Moister, cooler weather calms Caribou Creek Fire near Two Rivers

Higher relative humidities and slightly cooler temperatures helped to moderate fire activity on the Caribou Creek Fire (#255) on Saturday.

More than 150 firefighters are working to contain the 300-acre fire burning north of the community of Two Rivers about 25 miles east of Fairbanks. The fire is located approximately 7 ½ miles north of Chena Hot Springs Road near milepost 18.

Caribou Creek Fire (#255)

This photo taken of the Caribou Creek Fire (#255) at around 2 p.m. Saturday illustrates how the fire is backing down the other side of the ridge it burned over. Photo by John Lyons/Alaska Fire Service

Fire activity increased on the western edge of the fire Friday as a result of the hot, sunny weather and helicopter water drops and retardant drops from air tankers were used to combat the increased fire behavior. Minimal fire growth was reported Friday and the was reported to be 35 percent contained at the end of shift on Friday, according to the Alaska Division of Forestry.

On Saturday, fire behavior mellowed with more moisture in the air and slightly cooler temperatures. The fire received light precipitation in the early morning.

There are 159 personnel working on the fire, including five crews. Firefighters continued to construct containment line around the west side of the fire on Saturday with the help of helicopter water drops. Firefighters are working in steep terrain and the fire is burning deep into the duff, burning the root systems of trees that then fall over and have to be cut up to clear the line. Those trees also hold considerable heat that must be extinguished before firefighters can progress containment lines.

The main area firefighters are focusing their efforts on are near the top of a ridge where the fire has crossed over and is backing down the other side. Firefighters are working on both sides of the ridge to try and connect the containment line so it surrounds the fire. One issue firefighters are contending with is that the fire has begun to burn through retardant lines that were put down a few days ago to slow its spread.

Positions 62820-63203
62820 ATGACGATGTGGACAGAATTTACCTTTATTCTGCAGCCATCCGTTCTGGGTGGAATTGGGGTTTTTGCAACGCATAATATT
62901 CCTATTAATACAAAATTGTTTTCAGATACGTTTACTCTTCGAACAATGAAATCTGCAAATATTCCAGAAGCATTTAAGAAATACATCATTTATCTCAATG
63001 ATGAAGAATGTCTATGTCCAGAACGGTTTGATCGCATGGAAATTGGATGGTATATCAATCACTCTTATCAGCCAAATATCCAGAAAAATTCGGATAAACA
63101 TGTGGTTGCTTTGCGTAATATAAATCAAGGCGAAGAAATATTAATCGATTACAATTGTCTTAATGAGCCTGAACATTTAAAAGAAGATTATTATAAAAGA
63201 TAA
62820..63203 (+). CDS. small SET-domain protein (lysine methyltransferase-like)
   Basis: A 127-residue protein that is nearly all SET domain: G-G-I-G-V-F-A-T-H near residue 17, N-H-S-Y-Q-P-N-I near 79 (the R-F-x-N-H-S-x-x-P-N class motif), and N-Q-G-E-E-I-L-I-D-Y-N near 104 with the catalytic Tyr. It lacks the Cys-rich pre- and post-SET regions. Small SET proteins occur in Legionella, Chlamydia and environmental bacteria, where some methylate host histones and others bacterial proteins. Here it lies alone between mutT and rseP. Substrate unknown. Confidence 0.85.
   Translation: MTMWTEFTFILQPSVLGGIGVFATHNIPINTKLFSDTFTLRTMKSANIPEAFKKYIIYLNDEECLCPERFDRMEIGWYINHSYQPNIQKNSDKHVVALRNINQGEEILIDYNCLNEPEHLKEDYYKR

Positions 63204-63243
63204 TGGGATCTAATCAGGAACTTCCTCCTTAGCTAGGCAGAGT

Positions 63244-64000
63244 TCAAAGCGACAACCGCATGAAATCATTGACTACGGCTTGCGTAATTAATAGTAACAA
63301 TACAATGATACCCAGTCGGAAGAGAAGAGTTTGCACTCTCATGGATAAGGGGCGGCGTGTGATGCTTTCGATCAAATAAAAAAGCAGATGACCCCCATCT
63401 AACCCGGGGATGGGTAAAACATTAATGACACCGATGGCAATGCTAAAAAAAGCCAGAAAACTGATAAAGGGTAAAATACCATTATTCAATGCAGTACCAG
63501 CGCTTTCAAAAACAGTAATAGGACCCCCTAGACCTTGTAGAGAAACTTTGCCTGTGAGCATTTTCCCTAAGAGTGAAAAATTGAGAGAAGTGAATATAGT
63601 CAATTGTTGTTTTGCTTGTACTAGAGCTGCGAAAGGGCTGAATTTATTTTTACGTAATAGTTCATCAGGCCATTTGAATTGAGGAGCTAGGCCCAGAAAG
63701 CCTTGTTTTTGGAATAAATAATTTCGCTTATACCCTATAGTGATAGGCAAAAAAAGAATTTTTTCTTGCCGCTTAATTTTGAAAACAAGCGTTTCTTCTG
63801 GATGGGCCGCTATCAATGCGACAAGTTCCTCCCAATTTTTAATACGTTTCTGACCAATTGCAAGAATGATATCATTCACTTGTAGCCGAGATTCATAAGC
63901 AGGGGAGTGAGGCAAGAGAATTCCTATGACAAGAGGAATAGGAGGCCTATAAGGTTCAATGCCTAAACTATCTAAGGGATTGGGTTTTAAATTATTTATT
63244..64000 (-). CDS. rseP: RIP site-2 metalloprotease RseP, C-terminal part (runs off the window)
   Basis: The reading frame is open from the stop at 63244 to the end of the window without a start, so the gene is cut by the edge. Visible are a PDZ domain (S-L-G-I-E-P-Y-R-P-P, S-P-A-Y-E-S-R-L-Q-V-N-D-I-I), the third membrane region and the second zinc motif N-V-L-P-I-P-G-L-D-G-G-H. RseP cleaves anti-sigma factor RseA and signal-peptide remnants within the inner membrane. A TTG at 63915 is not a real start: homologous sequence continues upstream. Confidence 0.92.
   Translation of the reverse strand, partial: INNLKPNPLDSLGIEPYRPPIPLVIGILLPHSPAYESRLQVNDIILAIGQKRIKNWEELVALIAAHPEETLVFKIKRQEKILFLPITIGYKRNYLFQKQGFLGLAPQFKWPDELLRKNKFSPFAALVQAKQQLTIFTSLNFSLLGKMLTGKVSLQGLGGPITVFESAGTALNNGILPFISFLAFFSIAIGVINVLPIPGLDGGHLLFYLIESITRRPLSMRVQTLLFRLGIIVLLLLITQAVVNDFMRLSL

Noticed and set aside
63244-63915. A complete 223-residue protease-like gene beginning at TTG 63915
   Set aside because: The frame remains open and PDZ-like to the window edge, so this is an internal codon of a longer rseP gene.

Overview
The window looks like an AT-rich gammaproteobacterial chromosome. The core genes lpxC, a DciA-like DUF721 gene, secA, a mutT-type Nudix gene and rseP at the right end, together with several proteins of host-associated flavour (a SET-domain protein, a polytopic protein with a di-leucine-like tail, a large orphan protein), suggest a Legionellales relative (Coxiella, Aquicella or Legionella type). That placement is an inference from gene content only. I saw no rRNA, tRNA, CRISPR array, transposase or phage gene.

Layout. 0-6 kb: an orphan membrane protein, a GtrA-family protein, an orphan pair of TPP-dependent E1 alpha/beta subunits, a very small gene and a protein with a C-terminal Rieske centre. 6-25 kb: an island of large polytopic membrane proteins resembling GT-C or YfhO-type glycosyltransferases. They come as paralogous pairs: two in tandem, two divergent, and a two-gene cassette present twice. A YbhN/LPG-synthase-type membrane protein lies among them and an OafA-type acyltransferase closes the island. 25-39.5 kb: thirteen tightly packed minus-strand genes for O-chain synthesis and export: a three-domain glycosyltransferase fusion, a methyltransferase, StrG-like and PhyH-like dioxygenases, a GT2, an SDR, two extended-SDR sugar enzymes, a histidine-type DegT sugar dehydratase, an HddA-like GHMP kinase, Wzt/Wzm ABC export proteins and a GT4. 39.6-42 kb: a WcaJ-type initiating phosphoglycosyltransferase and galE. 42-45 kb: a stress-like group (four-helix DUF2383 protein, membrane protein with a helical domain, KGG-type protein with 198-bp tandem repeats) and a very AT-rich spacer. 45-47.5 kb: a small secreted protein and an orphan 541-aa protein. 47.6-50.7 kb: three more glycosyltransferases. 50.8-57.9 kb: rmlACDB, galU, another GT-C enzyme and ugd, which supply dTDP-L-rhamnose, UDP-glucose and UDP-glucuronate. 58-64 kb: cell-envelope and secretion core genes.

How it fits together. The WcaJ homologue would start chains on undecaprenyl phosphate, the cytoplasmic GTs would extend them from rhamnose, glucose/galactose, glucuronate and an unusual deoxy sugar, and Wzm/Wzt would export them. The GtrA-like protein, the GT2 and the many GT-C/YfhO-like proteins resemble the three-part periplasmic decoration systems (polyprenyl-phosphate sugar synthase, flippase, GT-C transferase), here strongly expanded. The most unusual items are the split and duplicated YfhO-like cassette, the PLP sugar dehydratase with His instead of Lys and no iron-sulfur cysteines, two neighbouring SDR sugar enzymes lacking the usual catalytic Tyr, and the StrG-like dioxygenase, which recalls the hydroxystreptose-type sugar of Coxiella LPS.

The Yukon Flats Type 2 emergency firefighting crew was flown out to the fire on Friday to and two more crews have been ordered for the fire, one of which should arrive Sunday.

The fire is being managed by a Type 3 incident management team and trigger points have been established to take action if the fire reaches those points.

There are six cabins between 1 and 3 miles south of the fire and firefighters have set up a pump, hose and sprinklers around the cabin that is closest to the fire in the event the fire gets closer and they have to protect the structure.

If fire activity increases to the point where aerial and ground forces can no longer contain it, firefighters will fall back to protect structures and try to contain the fire in a creek drainage to the west while also preventing it from moving south.

A Temporary Flight Restriction is in place in the area for up to 6,000 feet elevation to provide a safe airspace for firefighting aircraft working on the fire.

For more information, contact the Alaska Interagency Fire Information Office at (907)356-5511.

About Alaska Division of Forestry

Alaska Division of Forestry website: http://forestry.alaska.gov/ Mission: The Alaska Division of Forestry proudly serves Alaskans through forest management and wildland fire protection. The Wildland Fire and Aviation Program provides safe, cost-effective and efficient fire protection services and related fire and aviation management activities to protect human life and values on State, private and municipal lands. The wildland fire program cooperates with other wildland fire agencies on a statewide, interagency basis.

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